Compared to something such as FastBasic, which is a simple language to still be hosted on the 8-bit, my language is much too big to easily host the compiler on 8-bit, but it is designed to run the programs there.

 

In itself, a type hierarchy is not that complex, it's mostly just large. Basically like how languages like C and C++ use many named record and object types. While programming, one seldomly notices it, because the REBOL design abstracts away types in most language expressions. In my language, most types are inferred, and enable the compiler to generate optimised code.

 

So far, I support a static style of program code. One of REBOL's strengths is dynamic code (a far descendant of self-modifying code). When I start adding that, programs will need to include more runtime and their size will explode. My aim is to get as far as possible with still fitting that in small machines.

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Rainbows galore!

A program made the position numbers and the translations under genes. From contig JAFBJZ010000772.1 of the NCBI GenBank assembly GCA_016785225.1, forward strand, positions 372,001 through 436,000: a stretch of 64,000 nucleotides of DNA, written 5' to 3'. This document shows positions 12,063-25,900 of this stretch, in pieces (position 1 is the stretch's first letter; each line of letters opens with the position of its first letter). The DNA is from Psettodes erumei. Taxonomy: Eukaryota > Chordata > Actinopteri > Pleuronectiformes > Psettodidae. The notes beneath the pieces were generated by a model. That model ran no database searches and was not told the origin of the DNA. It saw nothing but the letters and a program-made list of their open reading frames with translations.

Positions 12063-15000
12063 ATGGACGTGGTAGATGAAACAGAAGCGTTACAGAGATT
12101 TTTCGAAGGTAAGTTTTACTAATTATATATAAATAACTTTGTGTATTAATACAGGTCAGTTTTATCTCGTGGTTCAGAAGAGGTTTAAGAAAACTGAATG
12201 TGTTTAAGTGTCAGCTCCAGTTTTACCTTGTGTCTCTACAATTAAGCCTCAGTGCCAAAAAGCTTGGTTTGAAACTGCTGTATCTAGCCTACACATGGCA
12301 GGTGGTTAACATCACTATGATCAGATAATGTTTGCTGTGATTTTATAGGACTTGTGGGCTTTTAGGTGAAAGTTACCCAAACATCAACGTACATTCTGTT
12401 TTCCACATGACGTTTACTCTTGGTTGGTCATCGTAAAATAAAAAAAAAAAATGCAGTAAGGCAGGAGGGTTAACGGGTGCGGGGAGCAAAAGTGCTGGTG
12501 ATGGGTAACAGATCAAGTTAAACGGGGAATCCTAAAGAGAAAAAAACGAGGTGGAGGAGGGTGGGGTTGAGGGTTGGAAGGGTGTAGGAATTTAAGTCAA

I posted an improved Rainbow here:

 

https://language.meta.frl/examples/platforms/Atari/8-bit/rainbow.list
https://language.meta.frl/examples/platforms/Atari/8-bit/rainbow.labels
https://language.meta.frl/examples/platforms/Atari/8-bit/rainbow.map

 

 

Here is the code:

unsafe!!! constant reference volatile byte! [
    ; OS

    RTCLOK3= ~14
    SDMCTL=  ~022F

    ; ANTIC

    COLBK=   ~D01A
    WSYNC=   ~D40A
    VCOUNT   ; ~D40B
]

SDMCTL: 0  ; Turn off display DMA

forever [COLBK: WSYNC: overflow VCOUNT << 1 + RTCLOK3]

 

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I've been doing more structural work on the language implementation. I started out by inlining all generated code, but this produces too much code for 8-bit. I am now creating functions for multiple use and collecting them in a runtime library. This makes the language implementation quite a bit more complex, because C linkers want every function in separate source and object files to be able to select and deselect them for inclusion. Now all those files need to be managed and you suddenly need extra build tools for managing files and dependencies. Compiling all those little files is much slower, so it also causes the need for incremental compilation of dependencies. I also think it blocks compilers from being able to do certain optimisations. All in all, a rather outdated architecture.